“They’re locked away,” he said quietly, looking down at the rushing water as it bubbled and sloshed over hidden rocks and branches. “They can’t hurt you. You’re free to continue living your life.” He paused before speaking again. “Sometimes, it seems like you’re still trapped... I don’t think you’re moving forward.” He waited for her to speak, but she continued looking away from him. The sound of the churning river echoed throughout the deep valley; high above, birds screeched as they swooped from tree to tree, chasing one another. In the distance, a truck rumbled along the dirt road, a cloud of dust billowing out behind it. Peter took a breath, and murmured, “I just think -”

“Peter,” Dina suddenly cried, spinning round to face him. He looked and saw tears pricking her eyes. “You have no idea what it’s like!” Her voice shook with emotion. “I had my freedom ripped from my fingers! I had to struggle for every breath!” She began to sob. “Do you know what it’s like to wonder if you’ll ever see the light of day again? Do you have any idea what it’s like to be completely helpless?” Her hands were trembling as she wiped the tears from her face. “I can’t just - just pretend everything is normal again! Things will never be normal.” She buried her face in her hands; Peter stepped forward and gathered her in his arms, hugging her tightly as she sobbed.

“I don’t...” she tried to speak, hiccuping and wiping her eyes against his shirt. “I don’t want...”

“It’s okay,” he murmured against the top of her head, holding her close. “You went through hell. But you escaped. You don’t have to be scared anymore.”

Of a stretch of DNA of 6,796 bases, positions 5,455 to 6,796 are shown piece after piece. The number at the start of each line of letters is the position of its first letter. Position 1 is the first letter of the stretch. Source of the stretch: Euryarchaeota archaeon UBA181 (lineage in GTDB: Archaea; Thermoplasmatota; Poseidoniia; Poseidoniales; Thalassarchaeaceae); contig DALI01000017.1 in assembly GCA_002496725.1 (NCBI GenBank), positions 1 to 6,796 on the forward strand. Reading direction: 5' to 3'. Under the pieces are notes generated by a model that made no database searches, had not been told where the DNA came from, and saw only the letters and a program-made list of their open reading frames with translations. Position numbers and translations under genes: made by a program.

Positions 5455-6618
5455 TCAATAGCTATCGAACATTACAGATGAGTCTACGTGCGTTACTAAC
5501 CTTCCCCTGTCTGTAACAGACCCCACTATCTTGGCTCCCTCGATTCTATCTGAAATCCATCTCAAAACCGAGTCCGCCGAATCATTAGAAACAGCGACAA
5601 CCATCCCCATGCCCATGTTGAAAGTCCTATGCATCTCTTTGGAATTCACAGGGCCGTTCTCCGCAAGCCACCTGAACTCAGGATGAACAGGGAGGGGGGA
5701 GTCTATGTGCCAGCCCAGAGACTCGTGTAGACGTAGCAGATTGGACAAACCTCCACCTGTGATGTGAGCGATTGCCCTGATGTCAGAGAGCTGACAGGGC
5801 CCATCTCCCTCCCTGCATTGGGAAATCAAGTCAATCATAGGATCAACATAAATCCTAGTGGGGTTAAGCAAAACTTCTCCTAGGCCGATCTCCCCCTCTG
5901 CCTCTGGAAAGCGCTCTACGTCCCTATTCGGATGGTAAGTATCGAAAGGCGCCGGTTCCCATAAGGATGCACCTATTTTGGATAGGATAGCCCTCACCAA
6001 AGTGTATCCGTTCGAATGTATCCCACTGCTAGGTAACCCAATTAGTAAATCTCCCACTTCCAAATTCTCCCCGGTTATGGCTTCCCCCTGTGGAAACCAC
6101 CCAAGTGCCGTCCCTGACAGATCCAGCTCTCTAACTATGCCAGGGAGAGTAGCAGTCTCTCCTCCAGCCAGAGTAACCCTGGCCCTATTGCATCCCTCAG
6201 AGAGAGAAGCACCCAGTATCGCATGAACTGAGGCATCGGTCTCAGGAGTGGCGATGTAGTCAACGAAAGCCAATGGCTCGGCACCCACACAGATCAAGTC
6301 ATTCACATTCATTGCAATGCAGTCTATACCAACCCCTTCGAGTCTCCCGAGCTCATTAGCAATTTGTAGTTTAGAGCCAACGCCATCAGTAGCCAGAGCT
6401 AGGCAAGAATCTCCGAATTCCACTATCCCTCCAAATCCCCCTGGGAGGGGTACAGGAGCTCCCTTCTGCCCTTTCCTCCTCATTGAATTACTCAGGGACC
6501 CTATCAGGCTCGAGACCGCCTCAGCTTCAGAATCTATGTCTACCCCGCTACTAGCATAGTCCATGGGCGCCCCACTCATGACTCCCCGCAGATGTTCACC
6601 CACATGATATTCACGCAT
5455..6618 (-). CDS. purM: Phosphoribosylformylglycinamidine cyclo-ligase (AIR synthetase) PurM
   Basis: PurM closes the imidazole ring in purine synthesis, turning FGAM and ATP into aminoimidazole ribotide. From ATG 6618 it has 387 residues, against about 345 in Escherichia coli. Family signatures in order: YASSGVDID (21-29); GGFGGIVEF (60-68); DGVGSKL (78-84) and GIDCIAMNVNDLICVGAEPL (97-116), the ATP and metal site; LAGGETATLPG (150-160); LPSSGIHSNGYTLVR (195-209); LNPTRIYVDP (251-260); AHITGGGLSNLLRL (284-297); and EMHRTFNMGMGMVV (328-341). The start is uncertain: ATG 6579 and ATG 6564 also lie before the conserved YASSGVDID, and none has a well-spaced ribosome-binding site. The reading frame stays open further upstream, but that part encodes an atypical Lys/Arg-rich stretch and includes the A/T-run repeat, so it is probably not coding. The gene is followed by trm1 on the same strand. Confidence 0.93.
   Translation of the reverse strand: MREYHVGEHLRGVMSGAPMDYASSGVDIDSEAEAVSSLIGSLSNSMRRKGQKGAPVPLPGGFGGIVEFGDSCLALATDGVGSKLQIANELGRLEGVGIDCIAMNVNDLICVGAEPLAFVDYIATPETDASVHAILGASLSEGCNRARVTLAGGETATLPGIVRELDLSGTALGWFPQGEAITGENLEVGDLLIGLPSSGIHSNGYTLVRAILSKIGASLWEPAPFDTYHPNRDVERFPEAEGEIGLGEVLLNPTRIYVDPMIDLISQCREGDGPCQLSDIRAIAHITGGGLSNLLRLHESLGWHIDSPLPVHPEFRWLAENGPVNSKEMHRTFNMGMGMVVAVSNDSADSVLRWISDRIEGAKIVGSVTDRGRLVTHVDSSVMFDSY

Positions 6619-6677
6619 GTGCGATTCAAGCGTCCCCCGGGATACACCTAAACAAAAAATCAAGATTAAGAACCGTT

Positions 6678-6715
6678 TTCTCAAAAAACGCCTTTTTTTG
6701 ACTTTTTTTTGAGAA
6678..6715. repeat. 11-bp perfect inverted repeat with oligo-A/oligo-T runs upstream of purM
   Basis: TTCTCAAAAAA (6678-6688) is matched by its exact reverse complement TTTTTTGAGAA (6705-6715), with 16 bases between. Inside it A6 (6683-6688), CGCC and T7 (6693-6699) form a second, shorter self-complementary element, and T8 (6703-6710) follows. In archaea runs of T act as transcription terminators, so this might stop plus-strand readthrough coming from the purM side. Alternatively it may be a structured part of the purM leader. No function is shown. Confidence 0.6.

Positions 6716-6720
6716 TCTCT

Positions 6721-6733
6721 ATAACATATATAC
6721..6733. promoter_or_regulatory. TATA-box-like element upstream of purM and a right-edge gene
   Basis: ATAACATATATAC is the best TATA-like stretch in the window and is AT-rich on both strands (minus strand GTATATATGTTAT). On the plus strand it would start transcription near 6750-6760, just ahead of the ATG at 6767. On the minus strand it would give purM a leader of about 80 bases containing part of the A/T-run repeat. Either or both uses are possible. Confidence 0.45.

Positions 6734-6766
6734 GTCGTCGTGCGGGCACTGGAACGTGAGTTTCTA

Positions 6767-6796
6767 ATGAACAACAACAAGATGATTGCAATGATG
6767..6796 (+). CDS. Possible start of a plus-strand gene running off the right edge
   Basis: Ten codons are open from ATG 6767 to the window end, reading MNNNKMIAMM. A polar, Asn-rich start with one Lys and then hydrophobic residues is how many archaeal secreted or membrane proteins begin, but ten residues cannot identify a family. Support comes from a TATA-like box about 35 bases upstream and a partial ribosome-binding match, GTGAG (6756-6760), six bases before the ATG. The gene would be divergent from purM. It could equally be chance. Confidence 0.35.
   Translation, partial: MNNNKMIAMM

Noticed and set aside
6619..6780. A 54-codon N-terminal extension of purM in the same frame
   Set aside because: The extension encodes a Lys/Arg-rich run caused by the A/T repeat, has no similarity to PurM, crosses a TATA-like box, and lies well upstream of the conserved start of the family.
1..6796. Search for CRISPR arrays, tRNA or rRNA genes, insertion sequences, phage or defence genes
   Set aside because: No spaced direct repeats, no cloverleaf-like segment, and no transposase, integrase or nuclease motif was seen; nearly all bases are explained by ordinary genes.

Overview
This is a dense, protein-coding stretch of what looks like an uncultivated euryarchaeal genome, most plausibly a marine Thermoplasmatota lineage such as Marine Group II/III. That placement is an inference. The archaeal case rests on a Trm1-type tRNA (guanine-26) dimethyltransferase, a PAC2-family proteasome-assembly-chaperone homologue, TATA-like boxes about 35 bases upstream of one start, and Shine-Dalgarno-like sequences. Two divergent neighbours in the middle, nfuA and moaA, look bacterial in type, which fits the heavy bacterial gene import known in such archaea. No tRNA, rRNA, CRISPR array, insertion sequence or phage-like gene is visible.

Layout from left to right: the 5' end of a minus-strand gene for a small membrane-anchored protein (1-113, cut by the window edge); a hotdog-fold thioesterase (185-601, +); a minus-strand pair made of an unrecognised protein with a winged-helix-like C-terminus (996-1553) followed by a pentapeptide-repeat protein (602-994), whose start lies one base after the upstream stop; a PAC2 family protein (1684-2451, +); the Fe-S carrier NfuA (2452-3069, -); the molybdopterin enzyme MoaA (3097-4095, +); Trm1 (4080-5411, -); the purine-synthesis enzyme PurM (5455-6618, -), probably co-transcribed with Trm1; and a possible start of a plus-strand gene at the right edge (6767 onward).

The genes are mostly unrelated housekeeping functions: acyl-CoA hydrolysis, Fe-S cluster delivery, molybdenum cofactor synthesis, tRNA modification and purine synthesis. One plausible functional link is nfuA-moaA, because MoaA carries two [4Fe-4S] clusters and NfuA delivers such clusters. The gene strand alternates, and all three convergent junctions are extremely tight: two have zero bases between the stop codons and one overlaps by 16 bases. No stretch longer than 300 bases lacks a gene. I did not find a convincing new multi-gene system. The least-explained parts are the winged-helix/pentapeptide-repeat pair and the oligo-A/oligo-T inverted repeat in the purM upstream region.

Pushing away from him, she looked up into his face; he saw anger flash across her eyes.

“Don’t tell me how to feel!” she cried.

She turned away, leaning against the iron barrier again, looking out towards the river. 

Taking a slow breath, she said quietly, “Sometimes, it feels like I didn’t really escape.”

Peter stood beside her, his hands resting on the barrier. “Just give it time,” he said. 

Dina let out a heavy sigh. The iron railing felt cold and solid beneath her skin. Taking a sudden breath, she hoisted herself up so she was sitting on the railing. Carefully positioning her hands, she spun her legs around, so they were dangling over the edge; she felt a wave of panic swoop through her stomach as the empty air dropped away beneath her feet, the water rumbling along far below.

“Dina,” Peter cried. “What are you -”

With a sudden movement, she pushed forwards. 

Lunging towards her, Peter’s scream echoed throughout the valley as Dina fell into the air. 

Eyes closed, the wind was roaring in her ears; her arms were outstretched, her dress billowing out behind her.

Peter watched in horror as Dina disappeared beneath the surface of the rushing river. Turning, he ran from the bridge, racing towards the edge of the river, tripping as he fought his way through thick vines and hidden roots. Yelling out Dina’s name, he desperately scanned the river’s bubbling surface until he spotted her, struggling for breath as the water sloshed around her face. Throwing himself into the water, he fought against the icy current, gasping for breath, wrenching vines and branches out of his way as he swam closer. His hand closed around her arm, and he dragged her from the clutches of a twisted tree branch, pulling her towards the riverbank. 

Spluttering for breath, they both collapsed on the ground, breathing hard. Dina began coughing, her body shaking under her wet clothes. 

Pressing his face against the cold ground, his chest heaving with exhaustion, Peter suddenly heard Dina laughing.

Pushing away from the ground, he sat up, struggling for breath. Dina was hunched over, her matted hair covering her face; her eyes met his and she smiled broadly.

“Why - why are you laughing?” Peter choked.

She pushed her hair from her face. “I did it,” she cried, reaching out for Peter’s hand and squeezing it. “I’m free.” 

Sighing heavily, he pulled her close and hugged her. They sat shivering by the water’s edge; Dina’s laughter, broken by sobs of exhaustion, echoed throughout the valley as the river hurtled past behind them.

He kissed the top of her head. Smiling, he whispered, “You did it."

1 comment:

  1. Great story! Very catchy and beautifully written! Thank you for sharing
    Also I really liked this blog. I plan to visit it more often :)

    Gustavo
    http://gustavofsc.blogspot.de/

    ReplyDelete